In his IFP motion and the complaint, Plaintiff Wallace omitted reference to his prior strikes. Despite this fact, the Court has reviewed public records and can take judicial notice of them. See Henson v. CSC Credit Servs., 29 F.3d 280, 284 (7th Cir. 1994). Review of documents filed on the Public Access to Court Electronic Records ("PACER") website ( reveals that Plaintiff has, in fact, filed multiple lawsuits that were dismissed as being frivolous, malicious, or for failure to state a claim and resulted in the accumulation of at least three "strikes."[4]

Because Plaintiff has accumulated three "strikes" for purposes of § 1915(g), he may not proceed IFP in this case unless he is under imminent danger of serious physical injury. Plaintiff has failed to satisfy this requirement. The United States Court of Appeals for the Seventh Circuit has explained that "imminent danger" within the meaning of § 1915(g) requires a "real and proximate" threat of serious physical injury to a prisoner. Ciarpaglini v. Saini, 352 F.3d 328, 330 (7th Cir. 2003) (citing Lewis v. Sullivan, 279 F.3d 526, 529 (7th Cir. 2002)). In general, courts "deny leave to proceed IFP when a prisoner's claims of imminent danger are conclusory or ridiculous." Id. at 331 (citing Heimermann v. Litscher, 337 F.3d 781, 782 (7th Cir. 2003)). Additionally, "[a]llegations of past harm do not suffice" to show imminent danger; rather, "the harm must be imminent or occurring at the time the complaint is filed, " and when prisoners "allege only a past injury that has not recurred, courts deny them leave to proceed IFP." Id. at 330 (citing Abdul-Wadood v. Nathan, 91 F.3d 1023 (7th Cir. 1996)).

Plaintiff Wallace does not claim to be in imminent danger in his IFP motion (Doc. 2) or the complaint (Doc. 1). Neither pleading suggests that Plaintiff personally faces any threat of serious physical injury. Plaintiff Wallace filed the complaint on behalf of "all inmates who are currently or have been subjected to one or more of the violative conditions discussed" in the pleading (Doc. 1, p. 1). Although the pleading categorizes the claims into six separate "counts, " vague references to many more constitutional violations are included throughout the complaint.[5] Few are specific to Plaintiff Wallace, [6] and none suggest that he faces impending harm. Having made no showing of imminent danger, Plaintiff cannot proceed in forma pauperis in this action.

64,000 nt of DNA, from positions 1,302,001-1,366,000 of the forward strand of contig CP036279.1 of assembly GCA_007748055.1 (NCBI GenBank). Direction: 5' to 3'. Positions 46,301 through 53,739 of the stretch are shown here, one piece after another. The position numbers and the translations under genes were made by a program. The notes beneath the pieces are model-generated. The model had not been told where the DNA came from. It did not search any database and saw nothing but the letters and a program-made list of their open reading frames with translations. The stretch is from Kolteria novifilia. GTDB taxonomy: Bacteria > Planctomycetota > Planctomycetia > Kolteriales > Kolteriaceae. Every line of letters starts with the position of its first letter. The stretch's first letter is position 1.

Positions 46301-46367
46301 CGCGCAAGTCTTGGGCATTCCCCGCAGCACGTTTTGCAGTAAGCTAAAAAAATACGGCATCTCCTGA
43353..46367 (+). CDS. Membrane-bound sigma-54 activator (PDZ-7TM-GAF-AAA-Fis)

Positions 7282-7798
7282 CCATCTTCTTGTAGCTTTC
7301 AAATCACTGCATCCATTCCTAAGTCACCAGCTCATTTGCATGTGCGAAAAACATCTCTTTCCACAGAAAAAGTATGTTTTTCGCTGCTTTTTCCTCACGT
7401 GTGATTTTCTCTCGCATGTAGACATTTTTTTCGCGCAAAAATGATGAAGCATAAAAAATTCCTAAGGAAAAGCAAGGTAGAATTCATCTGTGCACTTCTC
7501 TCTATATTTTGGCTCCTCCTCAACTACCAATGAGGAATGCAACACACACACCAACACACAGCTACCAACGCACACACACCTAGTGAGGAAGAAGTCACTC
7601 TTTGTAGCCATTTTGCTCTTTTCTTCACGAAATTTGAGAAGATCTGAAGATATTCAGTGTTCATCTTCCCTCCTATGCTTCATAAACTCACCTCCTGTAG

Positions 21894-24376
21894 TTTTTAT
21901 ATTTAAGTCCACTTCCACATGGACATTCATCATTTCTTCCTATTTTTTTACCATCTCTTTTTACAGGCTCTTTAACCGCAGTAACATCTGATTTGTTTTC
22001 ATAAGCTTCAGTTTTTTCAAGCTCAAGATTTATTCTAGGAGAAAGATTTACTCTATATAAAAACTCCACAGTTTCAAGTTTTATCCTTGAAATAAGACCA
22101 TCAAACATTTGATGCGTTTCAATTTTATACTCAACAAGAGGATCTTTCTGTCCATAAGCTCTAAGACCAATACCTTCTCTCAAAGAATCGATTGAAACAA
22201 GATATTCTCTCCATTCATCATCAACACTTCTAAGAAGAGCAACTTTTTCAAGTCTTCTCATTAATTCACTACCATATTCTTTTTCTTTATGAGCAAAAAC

Under normal circumstances, the denial of an IFP motion does not preclude a prisoner from litigating his claims. It simply means that he must first pay the entire filing fee for the action ($400.00) before proceeding to the next stage of litigation (i.e., preliminary review of the complaint under 28 U.S.C. § 1915A). This is not a typical case. It is necessary to consider the imposition of sanctions.

Sanctions: Plaintiff Wallace

Plaintiff failed to disclose his prior "strikes" (Docs. 1-2). The Court-issued complaint form explicitly states, "If there is more than one lawsuit, you must describe the additional lawsuits on another sheet of paper.... Failure to comply with this provision may result in summary denial of your complaint" (Doc. 1, p. 3). Although Plaintiff did not use this form or the standard IFP motion, Plaintiff has repeatedly filed lawsuits in this Court, received strikes, and faced IFP denials and/or revocation on this basis. The Court has made him well aware of the three strikes hurdle to further litigation, and now finds that Plaintiff Wallace's failure to disclose his prior strikes represents an attempt to deceive the Court and waste precious judicial resources.

A plaintiff's failure to disclose his litigation history, particularly when he seeks to proceed IFP, may be grounds for immediate dismissal of the suit. Ammons v. Gerlinger, 547 F.3d 724, 725 (7th Cir. 2008) (termination of the suit is an appropriate sanction for struck-out prisoner who took advantage of court's oversight and was granted leave to proceed IFP); Sloan v. Lesza, 181 F.3d 857, 858-59 (7th Cir. 1999) (litigant who sought and obtained leave to proceed IFP without disclosing his three-strike status committed a fraud upon the court); see also Hoskins v. Dart, 633 F.3d 541, 543 (7th Cir. 2011) (dismissal with prejudice appropriate where Court-issued complaint form clearly warned Plaintiff that failure to provide litigation history would result in ...